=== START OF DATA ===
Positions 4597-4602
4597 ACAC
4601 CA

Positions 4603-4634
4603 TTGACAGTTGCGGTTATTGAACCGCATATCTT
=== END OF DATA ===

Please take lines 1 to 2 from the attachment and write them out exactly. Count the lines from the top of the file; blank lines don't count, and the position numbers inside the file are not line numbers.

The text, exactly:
Positions 4597-4602
4597 ACAC